White Fox hasn’t disappointed so far, let’s hope that continues.
First Impressions: Opening
Strangely enough I liked the opening. Although, it wouldn’t hurt if the English was omitted completely, or at least pronounced correctly. The English words are slurred, and more often than not, the grammar blows. As for Mami Kawada, she does good songs, I prefer the songs that are completely Japanese though. “Hishoku no Sora” from the first season of Shana is ridiculously memorable, her other songs from the newer seasons aren’t. Anyways, the song’s name is “Borderland” by Mami Kawada.
GG is awesome for trolling the audience by leaving the commercials in.
First Impressions: Episode
The story begins with an introduction to Jonah, the young boy. He hates weapon dealers, weapon-users — essentially anybody affiliated with weapons. This inherent disdain of arms is most likely the result of childhood trauma, caused by murdered parents. Ironically enough, he travels with an arms dealer, Hekmatyar Koko. [She’s a chick, like what the fuck, assumed she was a dude. Oh well, chicks are cool.] Anyways, she’s introducing him to her team of eight members, his introduction will make 9; she doesn’t work with the most conventionally sane team. [Also, her voice doesn’t seem to match her passive sinister face.]
They’re carrying out a retrieval mission; this will be the “rite of passage” for the kid. The kid appears to be apathetic against killing; he’s also the epitome of what he hates. Let’s see how this develops.
I’m enjoying this far too much. Nothing results in me fanboying a show like a metropolitan setting, with skyscrapers everywhere. Koko questions the boy; she informs him that she knows everything about him, his past, his likes and dislikes, along with his exile. He doesn’t care for talking, but instead questions her on the policy against tailers. She tells him to shoot first, ask questions later. Given this, he mounts onto a machine gun, and opens fire on two cars, obliterating and destroying both with a barrage of gunfire. This startles Koko, but the boy notes that they were only scouts; the real fun is yet to come. I don’t know if the source has a lighthearted mood such as this, but I seem to enjoy it. The boy has to have a reason for joining Koko’s group; there isn’t a reason for him to join something he loathes, unless he has a reason, a goal. Anyways, it’s assumed that the boy has past martial experience given his keen senses, along with his induction of them being scouts. The container that they’re retrieving are prized, air-force parts, crucial to the security of the country. Unlike most sold equipment, these parts aren’t out of date, or easily retaliated against, these are state of the art, new parts.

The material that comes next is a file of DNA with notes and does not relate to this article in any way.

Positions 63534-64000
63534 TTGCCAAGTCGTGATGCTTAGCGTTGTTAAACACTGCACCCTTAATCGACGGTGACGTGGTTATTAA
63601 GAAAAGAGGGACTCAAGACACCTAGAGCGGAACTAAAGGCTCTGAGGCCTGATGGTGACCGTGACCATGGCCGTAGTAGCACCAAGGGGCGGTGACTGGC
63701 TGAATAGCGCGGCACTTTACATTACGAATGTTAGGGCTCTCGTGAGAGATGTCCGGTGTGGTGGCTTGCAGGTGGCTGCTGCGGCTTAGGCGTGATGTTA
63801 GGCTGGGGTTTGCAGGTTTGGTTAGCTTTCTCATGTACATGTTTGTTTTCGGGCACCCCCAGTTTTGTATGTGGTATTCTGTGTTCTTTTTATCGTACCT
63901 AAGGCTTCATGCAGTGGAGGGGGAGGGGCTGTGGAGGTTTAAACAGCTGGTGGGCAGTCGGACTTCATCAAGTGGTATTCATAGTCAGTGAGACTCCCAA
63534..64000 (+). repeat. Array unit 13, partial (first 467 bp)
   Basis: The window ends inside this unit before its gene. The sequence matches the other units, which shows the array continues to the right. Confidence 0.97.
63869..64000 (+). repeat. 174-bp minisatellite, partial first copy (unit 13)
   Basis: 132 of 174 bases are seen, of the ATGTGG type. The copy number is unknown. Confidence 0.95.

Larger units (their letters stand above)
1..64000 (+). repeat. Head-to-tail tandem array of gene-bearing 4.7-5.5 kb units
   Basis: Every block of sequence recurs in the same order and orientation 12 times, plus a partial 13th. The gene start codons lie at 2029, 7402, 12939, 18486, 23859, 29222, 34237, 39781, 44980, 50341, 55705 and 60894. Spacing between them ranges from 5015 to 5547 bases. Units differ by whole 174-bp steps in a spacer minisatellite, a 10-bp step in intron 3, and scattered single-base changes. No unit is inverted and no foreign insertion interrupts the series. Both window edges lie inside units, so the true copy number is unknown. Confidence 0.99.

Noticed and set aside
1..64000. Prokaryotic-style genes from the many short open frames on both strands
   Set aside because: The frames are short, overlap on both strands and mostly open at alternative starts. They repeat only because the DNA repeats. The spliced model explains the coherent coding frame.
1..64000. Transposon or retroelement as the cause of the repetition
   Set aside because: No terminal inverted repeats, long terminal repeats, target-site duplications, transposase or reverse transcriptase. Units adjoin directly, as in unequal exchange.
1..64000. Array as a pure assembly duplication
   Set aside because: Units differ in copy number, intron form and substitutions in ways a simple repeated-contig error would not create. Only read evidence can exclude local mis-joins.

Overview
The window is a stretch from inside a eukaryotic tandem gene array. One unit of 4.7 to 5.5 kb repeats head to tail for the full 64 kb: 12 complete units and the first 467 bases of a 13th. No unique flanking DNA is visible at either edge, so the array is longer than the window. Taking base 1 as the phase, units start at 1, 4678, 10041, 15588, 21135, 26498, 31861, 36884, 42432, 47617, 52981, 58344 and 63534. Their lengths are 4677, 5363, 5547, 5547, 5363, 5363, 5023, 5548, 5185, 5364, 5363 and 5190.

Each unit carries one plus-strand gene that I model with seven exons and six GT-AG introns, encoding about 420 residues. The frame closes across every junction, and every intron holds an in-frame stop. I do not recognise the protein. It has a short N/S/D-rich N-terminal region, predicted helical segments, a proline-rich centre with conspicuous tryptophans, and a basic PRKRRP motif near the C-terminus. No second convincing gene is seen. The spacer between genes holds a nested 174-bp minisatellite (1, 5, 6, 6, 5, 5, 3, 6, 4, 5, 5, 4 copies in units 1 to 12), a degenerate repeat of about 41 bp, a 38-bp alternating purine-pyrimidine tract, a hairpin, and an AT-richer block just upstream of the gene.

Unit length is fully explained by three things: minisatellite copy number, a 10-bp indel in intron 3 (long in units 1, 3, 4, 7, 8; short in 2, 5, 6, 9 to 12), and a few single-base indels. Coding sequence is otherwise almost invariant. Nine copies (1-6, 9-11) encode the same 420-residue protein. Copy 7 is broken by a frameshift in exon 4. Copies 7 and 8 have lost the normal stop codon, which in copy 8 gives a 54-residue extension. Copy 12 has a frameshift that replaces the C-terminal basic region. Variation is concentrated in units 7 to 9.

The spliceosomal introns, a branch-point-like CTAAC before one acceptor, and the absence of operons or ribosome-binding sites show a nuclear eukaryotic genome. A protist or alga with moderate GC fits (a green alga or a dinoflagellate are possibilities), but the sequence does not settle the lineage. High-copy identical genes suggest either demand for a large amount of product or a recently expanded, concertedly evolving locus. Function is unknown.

They take care of the remainder of the trailing enemy forces, and arrive at their destination. Jonah hates guns, but he also knows that he can rely on them. Basically, his parents were killed by guns. I’m assuming that he learned that guns can kill those who take away from you. It’s almost like a drug-dealer-and-druggie-like coexistence. He asks her why she sells arms; she replies.
“For world peace.”
Jonah questions a member of the crew on why he obeys Koko, he essentially tells him that he’ll eventually see why. Koko commences an emergency operation, to prevent a third-party group from hindering their mission at hand. To do this, they need to stop the shipment of Mi-24s.
They arrive at a building, possibly to delay the shipment of the Mi-24s. They negotiate on one end with the person in charge of the shipping, while arguing with the other arms dealer on the other. On the latter end, Koko infuriates the arms dealer, causing an injury. She tells Jonah to not attack, given that they’re surrounded by snipers. However, that weakness was essentially a ruse; Koko’s team kills the arms dealer’s snipers. They then halt the shipment, then kill the arms dealer.
The mission’s successful, Jonah finds it fitting to stick around. Koko introduces him to his new brethren. A bit abrupt, but it’s a logical development.
First Impressions: Ending
The ending fit the show, I didn’t care too much for it, but it wasn’t bad. It was done by Nagi Yanagi; I preferred the ending to Ano Natsu de Matteru and Bakemonogatari, the more upbeat ones. But hey, it’ll probably grow on me.
First Impressions: Concluding Thoughts
White Fox is a relatively new production studio, they haven’t done too many. I’ve watched every show that they have done, and most of them, have this sense of community, this familial feel among the crew. As of right now, Jormungand conforms to that, and that’s a great thing. Whether it’s the group of Steins;Gate, to the eccentric members of Tears to Tiara, to the duo of Katanagatari, White Fox typically adapts great series. They do not disappoint with this pilot episode, I enjoyed it greatly.